Sustainable grassroots change is best coming from within. That’s why we work with local partners that think like us. Local organisations are best positioned to understand the needs of their community. This has a far greater impact on their beneficiaries. Best of all, our supporters’ donations go much further as a result. Check out our work below.
Where We're Working
Payatas – situated in Quezon city, North East of the Capital City of Manilla – is one of the largest and poorest slums in The Philippines1. Government estimates from the 2010 census suggest 120,000 people live in this area2. However, estimates from academic sources lie at 500,000 people3,4. This is due to an estimated 30 – 80% of inhabitants being unregistered migrants, without land titles for where they live, and therefore not being included in census data4. Being unregistered impacts a whole range of measures related to poverty. The national poverty level was estimated at 21.6% in 20155. This is based on data from the Family Income and Expenditure Survey, which uses household income as a measure. In comparison, the municipality of Quezon City, in which Payatas is located, poverty was estimated at just 1.6% in 2012, accepted by many as a gross underestimation1. By minimising poverty as a problem, people in need of assistance do not receive the support that could help them break out of the poverty cycle. Many people that live here have migrated to the area due to the close proximity to the 50 acre Payatas dumpsite3 , made temporary shelters and earned a small living scavenging for waste before it closed in 20176,7,8. Though this work was dangerous, killing hundreds of people in waste landslides3, it has left a significant gap in the finances of many Payatas families.
Life in the Payatas slum
The basic needs of children living in Payatas are not being met. Their access to healthcare is poor, with around 40,000 people sharing a doctor for just two days a week1. Classrooms can contain 60 – 80 students and still use corporal punishment; school drop-out rates are estimated at over 50% nationally and half of students in one study didn’t complete school due to a need to work9. In addition, children are not getting a stable, nutritious diet. Our project partners found that 68% of children involved in the project in Payatas were underweight1.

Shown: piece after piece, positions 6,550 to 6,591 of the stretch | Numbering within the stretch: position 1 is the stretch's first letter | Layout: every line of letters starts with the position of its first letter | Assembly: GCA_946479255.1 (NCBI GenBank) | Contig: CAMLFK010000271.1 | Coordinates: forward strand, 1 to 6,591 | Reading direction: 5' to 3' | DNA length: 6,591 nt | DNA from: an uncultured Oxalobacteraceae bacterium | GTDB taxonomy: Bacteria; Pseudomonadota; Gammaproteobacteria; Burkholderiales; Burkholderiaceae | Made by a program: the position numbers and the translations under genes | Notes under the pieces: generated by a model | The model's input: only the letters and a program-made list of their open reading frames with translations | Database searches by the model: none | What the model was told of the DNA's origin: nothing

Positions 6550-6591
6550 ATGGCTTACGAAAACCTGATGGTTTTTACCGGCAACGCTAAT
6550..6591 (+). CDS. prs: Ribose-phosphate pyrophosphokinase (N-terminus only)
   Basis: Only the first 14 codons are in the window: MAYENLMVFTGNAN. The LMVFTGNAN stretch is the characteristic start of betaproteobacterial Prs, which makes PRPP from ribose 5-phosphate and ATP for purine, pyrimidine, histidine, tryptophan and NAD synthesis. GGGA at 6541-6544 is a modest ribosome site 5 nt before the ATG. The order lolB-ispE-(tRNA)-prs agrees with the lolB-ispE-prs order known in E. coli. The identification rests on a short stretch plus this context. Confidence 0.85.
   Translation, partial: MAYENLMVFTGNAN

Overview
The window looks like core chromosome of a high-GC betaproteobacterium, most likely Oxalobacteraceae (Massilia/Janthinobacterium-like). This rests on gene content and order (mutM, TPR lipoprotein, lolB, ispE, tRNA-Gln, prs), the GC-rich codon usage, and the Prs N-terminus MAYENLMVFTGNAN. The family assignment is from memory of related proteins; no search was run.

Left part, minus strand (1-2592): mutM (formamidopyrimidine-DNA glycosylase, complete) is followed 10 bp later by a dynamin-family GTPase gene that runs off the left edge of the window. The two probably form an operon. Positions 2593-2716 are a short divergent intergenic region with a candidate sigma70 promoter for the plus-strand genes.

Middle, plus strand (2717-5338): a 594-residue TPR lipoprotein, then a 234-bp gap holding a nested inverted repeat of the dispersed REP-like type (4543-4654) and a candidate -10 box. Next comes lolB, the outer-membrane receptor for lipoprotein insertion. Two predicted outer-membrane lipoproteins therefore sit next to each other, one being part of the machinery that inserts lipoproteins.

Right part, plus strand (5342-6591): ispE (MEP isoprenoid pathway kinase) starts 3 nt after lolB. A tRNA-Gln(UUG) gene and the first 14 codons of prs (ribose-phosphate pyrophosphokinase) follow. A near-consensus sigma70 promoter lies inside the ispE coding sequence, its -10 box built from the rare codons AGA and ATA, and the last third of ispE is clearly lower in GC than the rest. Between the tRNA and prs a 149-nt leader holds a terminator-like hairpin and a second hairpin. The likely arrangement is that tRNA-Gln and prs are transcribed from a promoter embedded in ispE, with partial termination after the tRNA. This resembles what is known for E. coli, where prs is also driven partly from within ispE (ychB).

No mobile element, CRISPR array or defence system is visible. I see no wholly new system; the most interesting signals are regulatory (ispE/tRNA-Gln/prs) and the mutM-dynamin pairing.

The problems in Payatas are many and complex. As the United Nations Sustainable Development Goals10, which aim to end poverty by 2030, point out, you cannot solve just one problem. They are interconnected and the success of ending hunger, for example, will rely on improving access to quality education, and providing decent work and economic growth. How can a child learn well at school if she is hungry? How can she eat if her parents have no work? How can her parents work if there are no opportunities?
Our Partner In Payatas
Fairplay - levelling the playing field
Our project partner, Fairplay for All Foundation works in Payatas to break the cycle of poverty. They aim to improve the lives of young people in Payatas, through work on and off of the football pitch. Fairplay operates a safe space that houses an alternative learning centre, a cafe that provides healthy vegetarian food within the community and to outside offices, a sports centre and the Payatas football club. Some of the football players have even represented The Philippines in The Street Child World Cup.
Local people know what’s best for their community and can deliver the project in the most sustainable way. By Fairplay employing local people to run the projects, they gain professional experience, build skills and strengthen the community they live in.
Our work with Fairplay
Improving the Fairplay Sports Centre in Payatas
Our partner, Fairplay For All Foundation, provides a space for every child in Payatas. It doesn’t matter which side of the community divide they come from. They come to play sports at the centre in an environment of cooperation and teamwork. An environment crucial to helping them develop confidence and social skills.
Helping 100 Children At-Risk
In February 2018, our partner Fairplay For All Foundation launched a project we’re co-funding aimed at helping 100 children living in poverty and at-risk in Payatas, The Philippines. The project intends to support these children by providing regular sport, nutrition and social groups that help to improve their quality of life as well as their physical and mental wellbeing.
Fairplay For All Foundation (2018) Helping 100 Children At-Risk: How Much does Regular Sport, Nutrition, and Social Groups Improve the Well-being of Children in Payatas? Unpublished.
- The Philippine Statistics Authority: 2012 Municipal and City Level Poverty Estimates
- Payatas, Wikipedia
- From marginality to further marginalization: Experiences from the victims of the July 2000 Payatas trashslide in the Philippines (Gaillard & Cadeg, 2009)
- The Philippine Statistics Authority: Poverty incidence among Filipinos registered at 21.6% in 2015
- Business World Online: Payatas Landfill Closure Causes Stir
- Inquirer.net: Environmentalists hail closure of payatas dumpsite
- Sun Star Philippines: Payatas Landfill is permanently closed
- Factors in School Leaving: Variations Across Gender Groups, School Levels and Locations (Nava, 2009)
- The United Nations Sustainable Development Goals
- Poor concentration: Poverty reduces brainpower needed for navigating other areas of life